National

5:23am

Thu October 11, 2012
The Two-Way

Chinese Author, Mo Yan, Awarded 2012 Nobel Prize In Literature

Originally published on Thu October 11, 2012 5:53 am

Mo Yan.
J. Kolfhaus, Gymn. Marientha

Mo Yan, the Chinese author, was awarded the Nobel Prize in literature this morning.

Mo Yan, the Nobel committee wrote, uses his "hallucinatory realism" to merge "folk tales, history and the contemporary."

"Through a mixture of fantasy and reality, historical and social perspectives, Mo Yan has created a world reminiscent in its complexity of those in the writings of William Faulkner and Gabriel García Márquez, at the same time finding a departure point in old Chinese literature and in oral tradition," the committee explained in its citation.

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1:27am

Thu October 11, 2012
Media

Advice For Moderators: Keep Order, Out Of Spotlight

Originally published on Thu October 11, 2012 5:58 am

Moderator Jim Lehrer gestures before the presidential debate at the University of Denver last week. Moderators must finagle answers out of sometimes-dodgy politicians and keep control, all without seeming to get in the way.
Chip Somodevilla Getty Images

PBS' Jim Lehrer came in for widespread criticism last week for failing to control the first presidential debate. Now, moderator Martha Raddatz is confronting partisan criticism in the lead-up to Thursday night's vice presidential debate, the first and only direct confrontation between Republican Paul Ryan and Democrat Joe Biden.

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5:25pm

Wed October 10, 2012
Law

Court Questions University's Affirmative Action Plan

Abigail Fisher, the Texan involved in the University of Texas affirmative action case, talks to reporters outside the Supreme Court in Washington on Wednesday.
Susan Walsh AP

Affirmative action in higher education appeared to take a potentially lethal hit on Wednesday, as the U.S. Supreme Court heard arguments testing the constitutionality of a race-conscious admission program at the University of Texas, Austin.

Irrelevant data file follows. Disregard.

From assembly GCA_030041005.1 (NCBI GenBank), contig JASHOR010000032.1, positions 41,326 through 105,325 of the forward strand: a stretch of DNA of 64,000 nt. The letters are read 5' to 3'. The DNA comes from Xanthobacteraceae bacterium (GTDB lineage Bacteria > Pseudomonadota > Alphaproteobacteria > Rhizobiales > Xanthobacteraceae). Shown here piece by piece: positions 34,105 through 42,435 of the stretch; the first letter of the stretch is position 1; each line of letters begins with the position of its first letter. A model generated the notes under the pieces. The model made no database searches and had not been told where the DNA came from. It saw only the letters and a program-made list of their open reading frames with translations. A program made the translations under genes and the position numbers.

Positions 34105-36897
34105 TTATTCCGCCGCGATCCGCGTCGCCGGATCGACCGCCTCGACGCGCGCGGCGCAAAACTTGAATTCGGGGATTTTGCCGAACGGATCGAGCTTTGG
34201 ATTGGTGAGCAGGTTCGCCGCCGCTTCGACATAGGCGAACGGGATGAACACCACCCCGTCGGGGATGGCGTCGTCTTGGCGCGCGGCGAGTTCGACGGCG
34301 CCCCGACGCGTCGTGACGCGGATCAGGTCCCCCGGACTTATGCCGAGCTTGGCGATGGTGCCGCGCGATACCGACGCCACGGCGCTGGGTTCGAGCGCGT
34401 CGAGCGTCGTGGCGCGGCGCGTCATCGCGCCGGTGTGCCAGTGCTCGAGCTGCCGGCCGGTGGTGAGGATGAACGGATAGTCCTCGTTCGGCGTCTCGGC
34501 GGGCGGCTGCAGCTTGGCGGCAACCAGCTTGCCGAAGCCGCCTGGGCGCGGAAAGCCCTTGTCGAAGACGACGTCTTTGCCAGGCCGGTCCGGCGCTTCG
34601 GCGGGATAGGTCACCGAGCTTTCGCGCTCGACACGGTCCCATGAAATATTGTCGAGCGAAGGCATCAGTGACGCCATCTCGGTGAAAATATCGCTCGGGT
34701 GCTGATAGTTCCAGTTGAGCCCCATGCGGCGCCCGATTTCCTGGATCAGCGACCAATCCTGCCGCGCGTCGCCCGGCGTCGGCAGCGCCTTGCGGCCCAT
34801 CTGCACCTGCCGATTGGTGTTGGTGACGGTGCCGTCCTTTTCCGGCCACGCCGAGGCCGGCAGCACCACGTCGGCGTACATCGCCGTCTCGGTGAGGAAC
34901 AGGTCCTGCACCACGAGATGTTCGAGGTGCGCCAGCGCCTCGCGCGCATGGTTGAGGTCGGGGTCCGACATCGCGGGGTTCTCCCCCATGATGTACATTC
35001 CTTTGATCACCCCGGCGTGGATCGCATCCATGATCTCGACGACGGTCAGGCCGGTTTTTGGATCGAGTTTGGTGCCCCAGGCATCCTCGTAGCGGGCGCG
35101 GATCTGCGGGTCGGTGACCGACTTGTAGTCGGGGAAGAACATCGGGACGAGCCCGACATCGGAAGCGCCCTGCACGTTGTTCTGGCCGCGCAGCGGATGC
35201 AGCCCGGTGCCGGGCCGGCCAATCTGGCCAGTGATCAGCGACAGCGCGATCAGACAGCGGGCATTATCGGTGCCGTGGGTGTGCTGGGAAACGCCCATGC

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4:49pm

Wed October 10, 2012
The Two-Way

Honoring Slain SEAL's Mom's Request, Romney Will Drop Story On Stump

This undated photo provided by Mark and Kate Quigley shows Glen Doherty, who died in an attack on the U.S. Consulate in Libya.
AP

The campaign of Gov. Mitt Romney says the Republican presidential candidate will no longer tell the story of meeting Navy SEAL Glen Doherty, who was killed during the attacks on the U.S. consulate in Benghazi, Libya.

Romney revealed during his stump speeches that he met Doherty at a Christmas party he crashed in his San Diego neighborhood.

In a campaign event in Iowa, yesterday, Romney choked up when he retold the story.

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4:22pm

Wed October 10, 2012
The Two-Way

Man Involved With Muhammad Film Denies He Violated Probation

This Sept. 27, file courtroom sketch shows Mark Basseley Youssef, right, talking with his attorney Steven Seiden in court.
Mona Shafer Edwards AP

A man who admitted he was involved in the making of the film Innocence of Muslims says he did not violate his probation.

Mark Basseley Youssef made a court appearance today not for making the film that resulted in protests throughout the Muslim world but for his 2010 conviction of bank and credit card fraud, The Los Angeles Times reports.

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